Sep 05, 2006 - 11:50 pm
I am new to this site, but enjoying reading the discussions in various areas and even more so enjoying responding. Which is probably a bad thing.
But here's the deal: I had a 15-hour surgery for neck and tongue cancer back in October of '05. That was, of course, followed by chemo and lots of radiation.
And I am still here. And...I don't fear cancer. Didn't from the start, but certainly don't now. More importantly, I don't fear death. If I did before, I don't now.
This is astonishing, in that I still have petty but very real fears about keeping my job, paying my bills, preparing for frigging retirement!
And, most important, I now look back, something I never did before, and wonder if I made the right choices. What I mean by this, succinctly, is that I am fairly convinced I have not done enough in my life to merit the effort put forth to save me thus far. Wow. A mouthful. But that's it. It's like I don't deserve this "second chance". Like I don't deserve these hours and days and months and hopefully years, because I am not contributing to humanity's well-being, I am not doing the things I should be doing to justify my existence.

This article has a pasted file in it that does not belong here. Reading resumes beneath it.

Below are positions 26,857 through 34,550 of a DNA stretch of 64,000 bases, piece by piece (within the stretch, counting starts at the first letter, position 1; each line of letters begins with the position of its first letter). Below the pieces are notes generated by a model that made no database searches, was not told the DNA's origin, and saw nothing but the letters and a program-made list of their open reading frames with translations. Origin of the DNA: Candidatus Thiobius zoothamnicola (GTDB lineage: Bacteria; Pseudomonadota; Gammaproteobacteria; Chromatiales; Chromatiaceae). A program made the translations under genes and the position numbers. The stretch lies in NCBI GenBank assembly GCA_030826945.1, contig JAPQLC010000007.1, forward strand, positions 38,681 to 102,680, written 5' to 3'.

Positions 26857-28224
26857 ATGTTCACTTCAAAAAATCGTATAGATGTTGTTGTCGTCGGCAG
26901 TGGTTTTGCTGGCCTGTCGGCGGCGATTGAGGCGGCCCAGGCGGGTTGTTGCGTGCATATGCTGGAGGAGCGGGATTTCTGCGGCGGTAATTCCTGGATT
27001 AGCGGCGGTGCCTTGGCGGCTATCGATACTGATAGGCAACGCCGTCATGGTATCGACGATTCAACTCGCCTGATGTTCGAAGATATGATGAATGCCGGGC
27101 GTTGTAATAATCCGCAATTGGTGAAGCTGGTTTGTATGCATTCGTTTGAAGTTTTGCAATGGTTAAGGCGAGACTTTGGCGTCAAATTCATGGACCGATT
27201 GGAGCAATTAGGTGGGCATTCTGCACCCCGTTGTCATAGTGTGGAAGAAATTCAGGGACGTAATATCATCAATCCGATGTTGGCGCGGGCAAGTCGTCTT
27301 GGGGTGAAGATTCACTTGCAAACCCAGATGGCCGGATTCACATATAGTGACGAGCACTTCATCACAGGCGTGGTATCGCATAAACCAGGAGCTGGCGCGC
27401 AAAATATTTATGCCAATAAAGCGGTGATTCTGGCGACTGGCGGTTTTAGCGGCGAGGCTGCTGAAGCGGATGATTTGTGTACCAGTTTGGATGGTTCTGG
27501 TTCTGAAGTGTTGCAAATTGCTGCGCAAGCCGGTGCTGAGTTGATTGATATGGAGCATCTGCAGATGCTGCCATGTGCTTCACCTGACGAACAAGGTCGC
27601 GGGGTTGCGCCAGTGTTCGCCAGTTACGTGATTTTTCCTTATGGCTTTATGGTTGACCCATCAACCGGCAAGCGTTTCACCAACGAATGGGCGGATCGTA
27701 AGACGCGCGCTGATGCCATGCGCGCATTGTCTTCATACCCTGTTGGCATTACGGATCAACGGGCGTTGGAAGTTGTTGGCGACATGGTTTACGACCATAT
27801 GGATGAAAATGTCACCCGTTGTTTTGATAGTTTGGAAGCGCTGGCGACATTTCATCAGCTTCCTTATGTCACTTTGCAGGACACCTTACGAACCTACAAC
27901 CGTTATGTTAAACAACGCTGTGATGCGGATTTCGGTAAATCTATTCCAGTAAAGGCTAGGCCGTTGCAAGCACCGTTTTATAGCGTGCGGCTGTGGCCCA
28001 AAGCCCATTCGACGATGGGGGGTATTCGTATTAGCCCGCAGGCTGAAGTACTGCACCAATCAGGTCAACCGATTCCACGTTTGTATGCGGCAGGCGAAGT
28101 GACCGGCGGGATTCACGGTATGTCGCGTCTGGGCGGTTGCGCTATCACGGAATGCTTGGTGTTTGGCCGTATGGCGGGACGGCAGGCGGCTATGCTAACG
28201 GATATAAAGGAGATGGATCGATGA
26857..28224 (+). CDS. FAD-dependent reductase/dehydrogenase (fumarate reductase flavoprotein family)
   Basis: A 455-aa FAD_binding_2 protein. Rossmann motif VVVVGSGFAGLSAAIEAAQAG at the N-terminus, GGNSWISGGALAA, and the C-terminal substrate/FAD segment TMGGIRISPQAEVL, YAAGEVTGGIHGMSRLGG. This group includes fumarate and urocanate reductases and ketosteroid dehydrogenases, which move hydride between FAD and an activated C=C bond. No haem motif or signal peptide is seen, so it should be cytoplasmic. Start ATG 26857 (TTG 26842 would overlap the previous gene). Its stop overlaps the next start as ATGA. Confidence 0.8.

Something like that. Hard to put into words. I reference the word "guilt" elsewhere, in talking to others. It seems to me that cancer survivors are either extremely happy and upbeat because they beat it, or...they are guilty somehow. And that is not just me. I know a lot of cancer survivors, many from long before I was one of them, and too many of them seem to have this sense of guilt...or something close to it. That may be the wrong word...but something close to it, if it is wrong.
Am I completely off target here?
In any event, bless all of you, and may you stay, as Bob Dylan sings, Forever Young.